I Lost My Mother

They say it gets easier, but each day I ache with the loss of my beautiful, strong mother.

by Trenea Smart • More.com Member { View Profile }

After her diagnosis, Mommy moved in with me, and we spent the last six months of her life together, quietly fighting the cancer, but also going down memory lane, remembering our times together. We had wonderful conversations. I kissed my Mother a thousand times and told her how much I loved and appreciated her. She did the same to me. Toward the end, I often layed in bed and spooned with Mommy with my arm wrapped around her and holding her close and firm, but gently because she was so fragile by then. As I cuddled with Mommy, quietly weeping, I prayed for a different outcome, but sadly we both knew what the outcome of her illness would be. Mommy accepted it way before I did. She was strong in that acceptance, satisfied in the life she’d lived, calm and not afraid. Mommy worried about leaving me because she knew her death would devastate me, but our roles reversed at the end when I became her caretaker, feeding, bathing, and dressing Mom, tucking her in at night, whispering “I love my girl,” and she, in a quiet voice, saying, “I know you do honey, I love you too.” The day that she died, I climbed in bed with her because although she wasn’t able to speak, she was anxious, her arms flailing about. I held her close, gently caressed her face and whispered it was O.K. to go to sleep, that I’d be waiting for her when she woke up. Seven hours later, she died peacefully in her sleep. Mommy was simply, an extraordinary woman.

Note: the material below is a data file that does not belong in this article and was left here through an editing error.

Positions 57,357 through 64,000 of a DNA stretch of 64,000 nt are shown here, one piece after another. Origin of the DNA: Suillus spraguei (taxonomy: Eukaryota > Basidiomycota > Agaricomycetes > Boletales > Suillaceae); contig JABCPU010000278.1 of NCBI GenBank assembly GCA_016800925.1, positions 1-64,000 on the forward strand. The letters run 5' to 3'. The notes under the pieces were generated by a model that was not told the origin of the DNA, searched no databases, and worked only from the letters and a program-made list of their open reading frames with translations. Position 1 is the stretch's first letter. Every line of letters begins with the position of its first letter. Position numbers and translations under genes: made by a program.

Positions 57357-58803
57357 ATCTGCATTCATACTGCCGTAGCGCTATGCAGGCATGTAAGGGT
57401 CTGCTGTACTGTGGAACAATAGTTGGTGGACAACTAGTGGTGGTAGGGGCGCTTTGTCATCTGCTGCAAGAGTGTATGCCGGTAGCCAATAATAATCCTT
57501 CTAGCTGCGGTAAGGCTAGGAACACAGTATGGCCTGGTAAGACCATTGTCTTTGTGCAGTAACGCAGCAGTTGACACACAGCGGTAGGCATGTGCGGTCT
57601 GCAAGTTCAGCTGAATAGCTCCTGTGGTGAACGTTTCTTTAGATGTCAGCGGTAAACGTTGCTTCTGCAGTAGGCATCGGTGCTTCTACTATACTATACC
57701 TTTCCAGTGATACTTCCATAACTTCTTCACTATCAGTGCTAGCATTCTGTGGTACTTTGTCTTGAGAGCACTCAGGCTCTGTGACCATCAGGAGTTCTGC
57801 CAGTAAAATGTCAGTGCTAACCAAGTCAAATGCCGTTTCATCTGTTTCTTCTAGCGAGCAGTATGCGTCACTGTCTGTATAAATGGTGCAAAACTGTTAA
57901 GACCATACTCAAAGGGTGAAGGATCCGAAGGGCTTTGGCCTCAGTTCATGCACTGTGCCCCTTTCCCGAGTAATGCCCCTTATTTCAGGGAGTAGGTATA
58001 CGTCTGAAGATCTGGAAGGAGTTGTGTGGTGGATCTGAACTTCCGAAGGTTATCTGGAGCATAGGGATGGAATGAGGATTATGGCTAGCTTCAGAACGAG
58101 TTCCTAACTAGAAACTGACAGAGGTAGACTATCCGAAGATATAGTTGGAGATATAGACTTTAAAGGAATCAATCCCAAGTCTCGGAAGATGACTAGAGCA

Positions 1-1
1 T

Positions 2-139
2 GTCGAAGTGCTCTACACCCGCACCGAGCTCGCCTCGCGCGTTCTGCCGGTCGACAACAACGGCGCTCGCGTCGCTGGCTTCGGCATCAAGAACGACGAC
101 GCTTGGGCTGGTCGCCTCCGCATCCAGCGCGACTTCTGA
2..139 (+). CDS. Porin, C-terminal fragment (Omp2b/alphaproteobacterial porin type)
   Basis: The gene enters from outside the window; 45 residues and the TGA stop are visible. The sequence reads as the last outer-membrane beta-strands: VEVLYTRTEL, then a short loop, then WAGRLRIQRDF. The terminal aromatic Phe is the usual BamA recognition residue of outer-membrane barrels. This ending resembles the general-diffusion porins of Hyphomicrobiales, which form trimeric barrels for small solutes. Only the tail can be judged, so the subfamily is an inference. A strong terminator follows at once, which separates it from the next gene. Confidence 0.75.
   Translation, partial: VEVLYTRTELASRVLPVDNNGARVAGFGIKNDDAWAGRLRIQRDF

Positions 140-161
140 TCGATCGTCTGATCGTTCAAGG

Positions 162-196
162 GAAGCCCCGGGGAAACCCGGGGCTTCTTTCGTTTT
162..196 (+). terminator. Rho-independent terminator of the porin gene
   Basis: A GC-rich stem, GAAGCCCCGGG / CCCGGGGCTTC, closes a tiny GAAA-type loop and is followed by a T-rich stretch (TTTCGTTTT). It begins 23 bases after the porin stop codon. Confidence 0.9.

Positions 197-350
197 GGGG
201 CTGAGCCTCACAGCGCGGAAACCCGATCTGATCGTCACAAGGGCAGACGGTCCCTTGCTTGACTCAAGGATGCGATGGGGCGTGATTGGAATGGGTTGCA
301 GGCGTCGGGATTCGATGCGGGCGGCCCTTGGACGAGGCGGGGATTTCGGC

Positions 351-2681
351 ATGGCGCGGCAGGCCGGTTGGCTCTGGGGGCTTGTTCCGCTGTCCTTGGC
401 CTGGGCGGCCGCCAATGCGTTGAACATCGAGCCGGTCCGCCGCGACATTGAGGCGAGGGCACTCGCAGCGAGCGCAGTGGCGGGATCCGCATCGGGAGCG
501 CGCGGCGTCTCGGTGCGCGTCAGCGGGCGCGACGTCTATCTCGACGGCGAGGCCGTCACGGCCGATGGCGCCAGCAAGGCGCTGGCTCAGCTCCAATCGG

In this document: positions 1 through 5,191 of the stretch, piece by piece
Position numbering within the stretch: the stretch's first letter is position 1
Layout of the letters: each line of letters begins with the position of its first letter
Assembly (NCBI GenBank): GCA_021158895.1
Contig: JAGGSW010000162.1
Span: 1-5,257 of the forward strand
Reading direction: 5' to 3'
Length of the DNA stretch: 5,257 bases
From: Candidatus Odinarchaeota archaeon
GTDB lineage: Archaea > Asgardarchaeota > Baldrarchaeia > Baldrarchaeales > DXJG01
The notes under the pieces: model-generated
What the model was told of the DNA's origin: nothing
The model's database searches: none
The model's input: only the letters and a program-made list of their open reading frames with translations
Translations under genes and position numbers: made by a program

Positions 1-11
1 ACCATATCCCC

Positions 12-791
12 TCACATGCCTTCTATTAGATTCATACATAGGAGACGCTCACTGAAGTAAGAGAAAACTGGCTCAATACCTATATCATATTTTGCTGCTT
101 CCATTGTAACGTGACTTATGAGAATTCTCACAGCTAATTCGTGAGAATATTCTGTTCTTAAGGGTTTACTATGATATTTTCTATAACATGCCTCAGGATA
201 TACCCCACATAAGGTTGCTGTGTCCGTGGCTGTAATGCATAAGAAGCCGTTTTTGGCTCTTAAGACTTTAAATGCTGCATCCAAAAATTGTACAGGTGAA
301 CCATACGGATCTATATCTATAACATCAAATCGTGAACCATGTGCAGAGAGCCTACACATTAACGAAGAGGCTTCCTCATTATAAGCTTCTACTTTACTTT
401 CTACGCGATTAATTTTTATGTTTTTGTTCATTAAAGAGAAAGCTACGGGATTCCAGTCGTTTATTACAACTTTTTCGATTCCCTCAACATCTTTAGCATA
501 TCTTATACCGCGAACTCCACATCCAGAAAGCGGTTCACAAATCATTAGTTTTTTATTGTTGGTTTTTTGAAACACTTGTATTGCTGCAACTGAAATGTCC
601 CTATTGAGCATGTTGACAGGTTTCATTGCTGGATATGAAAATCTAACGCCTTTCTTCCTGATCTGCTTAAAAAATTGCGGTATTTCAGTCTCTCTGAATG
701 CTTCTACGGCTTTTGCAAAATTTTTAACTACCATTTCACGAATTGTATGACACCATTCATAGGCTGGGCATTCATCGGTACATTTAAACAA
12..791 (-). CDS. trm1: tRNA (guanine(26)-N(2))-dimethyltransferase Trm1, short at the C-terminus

I saved some voice messages that Mommy left on my cell phone not knowing at the time how much they would come to mean to me. I wish I’d saved more! Sometimes, I play those messages. To hear Mommy’s voice, so happy and laughing, telling me she loved me. Wow! What a blessing! What a gift. Mommy was so vibrant and happy and alive in those messages!

It's been often said, we can pick our friends but not our relatives. Well, if I had to pick, I'd choose Johnnie Hubbert to be my mother over and over and over again. I learned to love, unconditionally, from my Mom.

If you are fortunate enough to still have your Mom, kiss her! Hug her tightly! Tell her how much you love her and how much she means to you. Send her flowers. Take her to lunch. Go on a Mother-Daughter road trip! Make memories that will last a lifetime, generation after generation. Cherish each and every moment.

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